I heard about many tools / frameworks for helping people to process their data (big data environment).
One is called Hadoop and the other is the noSQL concept. What is the difference in point of processing?
Are they complementary?
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Hadoop is not a database, hadoop is an entire ecosystem.
Most people will refer to mapreduce jobs while talking about hadoop. A mapreduce job splits big datasets in some little chunks of data and spread them over a cluster of nodes to get proceed. In the end the result from each node will be put together again as one dataset.
Let's assume you load into hadoop a set of
<String, Integer> with the population of some neighborhoods within a city and you want to get the average population over the whole neighborhoods of each city(figure 1).
[new york, 40394] [new york, 134] [la, 44] [la, 647] ...
Now hadoop will first map each value by using the keys (figure 2)
[new york, [40394,134]] [la, [44,647]] ...
After the mapping it will reduce the values of each key to a new value (in this example the average over the value set of each key)(figure 3)
[new york, ] [la, ] ...
now hadoop would be done with everything. You can now load the result into the HDFS (hadoop distributed file system) or into any DBMS or file.
Thats just one very basic and simple example of what hadoop can do. You can run much more complicated tasks in hadoop.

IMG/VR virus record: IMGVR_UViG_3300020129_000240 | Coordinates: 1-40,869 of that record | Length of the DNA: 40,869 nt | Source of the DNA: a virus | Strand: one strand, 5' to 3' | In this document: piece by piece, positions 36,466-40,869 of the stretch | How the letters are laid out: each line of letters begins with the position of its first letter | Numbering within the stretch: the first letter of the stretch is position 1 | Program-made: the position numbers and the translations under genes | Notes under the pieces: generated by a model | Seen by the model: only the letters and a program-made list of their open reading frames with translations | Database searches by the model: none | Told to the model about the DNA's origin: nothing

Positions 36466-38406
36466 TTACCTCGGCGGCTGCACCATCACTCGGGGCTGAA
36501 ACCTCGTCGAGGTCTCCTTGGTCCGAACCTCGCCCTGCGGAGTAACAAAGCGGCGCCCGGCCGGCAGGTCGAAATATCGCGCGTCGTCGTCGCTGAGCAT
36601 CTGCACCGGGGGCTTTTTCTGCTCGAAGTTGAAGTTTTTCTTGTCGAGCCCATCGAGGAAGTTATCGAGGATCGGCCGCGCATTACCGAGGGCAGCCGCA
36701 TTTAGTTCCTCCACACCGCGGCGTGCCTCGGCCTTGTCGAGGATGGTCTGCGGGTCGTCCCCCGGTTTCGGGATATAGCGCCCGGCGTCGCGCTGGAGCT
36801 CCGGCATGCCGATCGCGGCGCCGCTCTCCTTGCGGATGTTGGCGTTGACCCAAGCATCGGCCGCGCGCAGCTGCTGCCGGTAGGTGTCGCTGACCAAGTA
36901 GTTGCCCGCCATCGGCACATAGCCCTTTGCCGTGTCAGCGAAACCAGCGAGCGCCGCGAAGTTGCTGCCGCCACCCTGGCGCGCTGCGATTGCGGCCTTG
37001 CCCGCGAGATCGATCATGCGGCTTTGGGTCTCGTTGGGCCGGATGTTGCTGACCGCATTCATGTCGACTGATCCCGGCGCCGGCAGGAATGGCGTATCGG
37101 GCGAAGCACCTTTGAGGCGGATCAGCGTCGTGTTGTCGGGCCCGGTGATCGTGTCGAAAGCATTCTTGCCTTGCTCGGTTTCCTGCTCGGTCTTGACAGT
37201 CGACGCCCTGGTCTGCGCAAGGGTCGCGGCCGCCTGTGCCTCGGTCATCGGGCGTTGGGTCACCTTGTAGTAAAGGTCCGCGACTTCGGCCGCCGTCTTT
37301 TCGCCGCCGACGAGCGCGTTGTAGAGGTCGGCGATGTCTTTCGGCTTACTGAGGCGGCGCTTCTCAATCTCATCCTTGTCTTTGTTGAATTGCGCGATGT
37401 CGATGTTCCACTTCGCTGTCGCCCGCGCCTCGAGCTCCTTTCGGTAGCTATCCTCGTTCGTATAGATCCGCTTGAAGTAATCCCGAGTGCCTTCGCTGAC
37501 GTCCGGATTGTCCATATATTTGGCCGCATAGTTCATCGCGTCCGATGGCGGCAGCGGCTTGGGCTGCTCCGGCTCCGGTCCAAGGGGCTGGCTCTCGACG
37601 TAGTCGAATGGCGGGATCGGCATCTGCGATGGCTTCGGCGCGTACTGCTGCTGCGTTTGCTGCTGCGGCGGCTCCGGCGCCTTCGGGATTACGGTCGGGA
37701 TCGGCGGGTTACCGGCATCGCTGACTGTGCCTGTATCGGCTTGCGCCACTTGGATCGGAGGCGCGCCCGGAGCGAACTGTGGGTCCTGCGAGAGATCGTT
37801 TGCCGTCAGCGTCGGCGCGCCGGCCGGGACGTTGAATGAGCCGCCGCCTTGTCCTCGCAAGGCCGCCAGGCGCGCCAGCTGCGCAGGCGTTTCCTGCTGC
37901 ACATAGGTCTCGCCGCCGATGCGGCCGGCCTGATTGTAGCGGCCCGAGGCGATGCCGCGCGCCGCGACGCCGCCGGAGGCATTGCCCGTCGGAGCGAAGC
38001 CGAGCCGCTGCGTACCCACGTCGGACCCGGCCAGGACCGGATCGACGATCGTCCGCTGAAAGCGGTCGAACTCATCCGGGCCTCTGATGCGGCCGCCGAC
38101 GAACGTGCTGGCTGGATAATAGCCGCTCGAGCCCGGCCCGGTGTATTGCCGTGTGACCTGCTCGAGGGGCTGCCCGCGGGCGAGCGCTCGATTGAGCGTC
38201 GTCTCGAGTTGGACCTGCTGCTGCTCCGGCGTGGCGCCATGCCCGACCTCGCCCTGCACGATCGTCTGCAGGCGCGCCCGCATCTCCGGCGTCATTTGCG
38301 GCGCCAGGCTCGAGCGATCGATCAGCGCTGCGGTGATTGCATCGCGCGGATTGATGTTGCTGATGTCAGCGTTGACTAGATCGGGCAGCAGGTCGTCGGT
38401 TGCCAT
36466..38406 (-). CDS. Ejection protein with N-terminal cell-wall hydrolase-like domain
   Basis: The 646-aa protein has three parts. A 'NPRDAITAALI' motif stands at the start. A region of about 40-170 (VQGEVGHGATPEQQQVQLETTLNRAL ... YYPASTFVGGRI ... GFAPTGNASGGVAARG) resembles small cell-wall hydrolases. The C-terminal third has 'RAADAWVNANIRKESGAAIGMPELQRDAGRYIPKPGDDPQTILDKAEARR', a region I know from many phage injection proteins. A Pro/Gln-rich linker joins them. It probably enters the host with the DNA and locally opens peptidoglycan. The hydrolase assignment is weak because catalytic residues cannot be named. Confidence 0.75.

As you already mentioned in your question, hadoop and noSQL are complementary. I know a few setups where i.e. billions of datasets from sensors are stored in HBase and get then through hadoop to finally be stored in a DBMS.
NoSQL is a way to store data that does not require there to be some sort of relation. The simplicity of its design and horizontal scale-ability, one way they store data is the
key : value pair design. This lends itself to processing that is similar to Hadoop. The use of a NoSQL db really depends on the type of problem that one is after.
Here is a good wikipedia link NoSQL
Hadoop is a system that is meant to store and process huge chunks of data. It is a distributed file system dfs. The reason it does this is that central to its design it makes the assumption that hardware failures are common, thus making multiple copies of the same piece of information and spreading it across multiple machines and racks, so if one goes down, no problem, we have two more copies. Here is a great link for Hadoop from wikipedia as well, you will see that it is, in my opinion more than just storage, but also processing: Hadoop